But, he says, how and where all of those things will occur is a very difficult question to answer. “Will it be only small yards? No, I don’t think so. Will it be medium-sized, maybe even larger yards? Could be. You can’t rule that out totally.”

Ultimately, says Ross Wilson, TCFA CEO, the market will wield the axe. “As always, if not encumbered by ill-conceived government influences, the marketplace will efficiently allocate resources in both cattle feeding and beef packing,” he says.

“The industry has discussed a relocation of cattle feeding and beef packing, along with contraction, excess capacity and related topics, for several years now. But, I’m not sure we’re any closer to answering the question than we were 10 or 15 years ago,” Wilson says. “Packing plants have closed. Feedyards have closed, and some have shifted to backgrounding. But I don’t recall that anyone has accurately quantified those changes. We should also remember that more than just the price of feedstuffs goes into decisions for asset allocation for the two industries.”

The bulldozer principle

Just locking the gates, Mies contends, isn’t a long-term solution to the problem of too much bunk space. If the industry is to truly adjust to the new normal he sees in cow numbers, it will require a bulldozer.

After all, a feedyard can stand empty for a very long time and still be resurrected. He’s seen it happen time and time again.

“There will be enough of them empty that will get sold on a sheriff’s sale. The first time they can acquire cheap feeder cattle, there will be cattle back in those pens again,” Mies says. “If facilities just sit idle, that’s not taking them out of the business. It takes a bulldozer to change the paradigm.”

However, he doesn’t expect that will happen. “I just don’t think we’ve got the collective will to go in and scrap them out.”

So it’s possible that cattle feeders will continue stepping over each other to buy feeder cattle. That’s because Mies doesn’t see any real increase in cow numbers anytime soon.

“This is just my guess, but five years from now, if we get back to where cow numbers are now, we would have been wildly successful at rebuilding the cowherd. The day and time when we’re going to have 100 million is history; I don’t think it will be repeated,” he says.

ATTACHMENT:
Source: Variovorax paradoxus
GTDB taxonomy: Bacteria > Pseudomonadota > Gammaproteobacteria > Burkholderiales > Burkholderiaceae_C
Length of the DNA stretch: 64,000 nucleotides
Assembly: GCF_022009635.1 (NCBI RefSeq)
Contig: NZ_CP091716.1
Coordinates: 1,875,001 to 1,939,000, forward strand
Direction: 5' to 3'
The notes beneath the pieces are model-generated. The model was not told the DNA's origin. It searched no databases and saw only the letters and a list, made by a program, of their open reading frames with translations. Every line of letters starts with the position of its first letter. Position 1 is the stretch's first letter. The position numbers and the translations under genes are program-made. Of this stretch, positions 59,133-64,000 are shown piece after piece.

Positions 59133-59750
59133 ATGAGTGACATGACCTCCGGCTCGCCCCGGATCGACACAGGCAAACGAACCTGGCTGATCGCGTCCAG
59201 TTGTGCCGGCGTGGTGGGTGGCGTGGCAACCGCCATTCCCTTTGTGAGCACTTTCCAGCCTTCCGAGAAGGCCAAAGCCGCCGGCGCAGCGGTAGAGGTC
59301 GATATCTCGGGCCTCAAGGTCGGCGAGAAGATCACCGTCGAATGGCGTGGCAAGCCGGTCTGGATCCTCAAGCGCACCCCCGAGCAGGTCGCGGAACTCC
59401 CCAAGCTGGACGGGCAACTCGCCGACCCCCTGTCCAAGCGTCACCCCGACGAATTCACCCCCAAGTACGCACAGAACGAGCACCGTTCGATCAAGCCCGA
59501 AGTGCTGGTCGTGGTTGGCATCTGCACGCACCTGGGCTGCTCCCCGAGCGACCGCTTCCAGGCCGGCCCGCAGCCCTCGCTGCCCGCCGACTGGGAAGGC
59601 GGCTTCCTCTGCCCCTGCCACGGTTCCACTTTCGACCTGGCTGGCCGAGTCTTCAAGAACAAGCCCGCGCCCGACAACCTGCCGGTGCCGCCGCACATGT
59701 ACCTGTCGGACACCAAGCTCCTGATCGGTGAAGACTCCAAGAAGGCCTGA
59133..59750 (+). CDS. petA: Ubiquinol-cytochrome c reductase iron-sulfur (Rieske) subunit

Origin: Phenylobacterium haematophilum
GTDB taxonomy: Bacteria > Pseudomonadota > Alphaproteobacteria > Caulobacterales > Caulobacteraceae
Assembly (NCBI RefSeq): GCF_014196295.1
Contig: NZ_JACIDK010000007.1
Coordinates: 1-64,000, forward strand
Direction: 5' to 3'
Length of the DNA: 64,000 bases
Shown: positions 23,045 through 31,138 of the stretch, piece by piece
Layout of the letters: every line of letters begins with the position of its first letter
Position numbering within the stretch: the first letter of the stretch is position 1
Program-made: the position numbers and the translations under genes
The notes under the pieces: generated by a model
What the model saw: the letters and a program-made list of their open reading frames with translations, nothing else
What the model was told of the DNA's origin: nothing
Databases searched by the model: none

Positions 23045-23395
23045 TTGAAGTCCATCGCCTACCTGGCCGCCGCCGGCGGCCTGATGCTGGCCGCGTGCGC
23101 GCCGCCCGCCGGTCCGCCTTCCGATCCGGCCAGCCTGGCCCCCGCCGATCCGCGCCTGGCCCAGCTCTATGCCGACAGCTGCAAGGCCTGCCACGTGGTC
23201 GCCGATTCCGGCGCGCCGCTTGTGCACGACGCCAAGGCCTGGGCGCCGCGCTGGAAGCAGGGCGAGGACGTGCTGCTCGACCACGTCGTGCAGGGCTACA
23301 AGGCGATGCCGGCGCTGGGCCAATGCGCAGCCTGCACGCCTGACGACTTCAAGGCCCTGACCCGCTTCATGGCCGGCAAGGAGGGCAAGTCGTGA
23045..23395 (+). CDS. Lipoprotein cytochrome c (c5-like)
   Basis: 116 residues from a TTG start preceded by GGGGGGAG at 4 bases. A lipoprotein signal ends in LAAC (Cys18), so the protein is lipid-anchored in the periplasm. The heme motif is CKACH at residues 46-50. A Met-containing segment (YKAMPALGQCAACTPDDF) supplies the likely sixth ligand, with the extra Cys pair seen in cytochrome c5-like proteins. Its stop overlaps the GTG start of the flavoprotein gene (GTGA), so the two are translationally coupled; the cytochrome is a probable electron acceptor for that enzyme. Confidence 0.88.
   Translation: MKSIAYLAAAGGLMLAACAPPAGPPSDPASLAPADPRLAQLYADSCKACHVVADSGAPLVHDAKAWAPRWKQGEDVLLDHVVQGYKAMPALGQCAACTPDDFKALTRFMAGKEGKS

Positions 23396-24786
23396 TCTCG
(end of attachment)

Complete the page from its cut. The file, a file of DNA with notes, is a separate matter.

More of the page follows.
That means the industry will have to adjust. “I see us needing to get along with about the calf population we’ve got today or a few less for the next 10-15 years. That means a lot of feedyards are unnecessary,” Mies says.

Sidebar: Packer contraction

The other factor in the question of beef-industry contraction is packing capacity. There, too, it’s possible that the future holds long-term ramifications for cattlemen.

“I suspect that each packer has a pretty well thought-out plan: ‘If I decide I need to, I’ll close this plant or go to one shift at that plant,’” says Bill Mies, former feedyard manager and Texas A&M University professor emeritus of feedyard management.
Cattle feeders have already seen the painful ramifications of a plant closing when Tyson’s Emporia, KS, plant went dark. Mies thinks it will take closing one or two more fed-cattle plants to bring kill capacity in line with current numbers.

But, perhaps the first plants to go dark will be cow plants, says Tom Brink with JBS-Five Rivers Cattle Feeding in Greeley, CO.

“Cow slaughter at some point is going to drop, and it’s probably going to drop very sharply over the next couple of years, especially if it starts raining. That will impact the cow plants first and it will impact mixed plants (cow and fed cattle both) second,” he says.

That concerns Brink because once a beef plant goes dark, it’s much more difficult to bring it back on line than it would be an empty feedyard.

“You don’t want to lose the infrastructure. You want to keep as much of the industry infrastructure, on the packing side especially, because if you ever want to grow the herd again, you need enough packers. If they exit, how will you get them back?” he asks.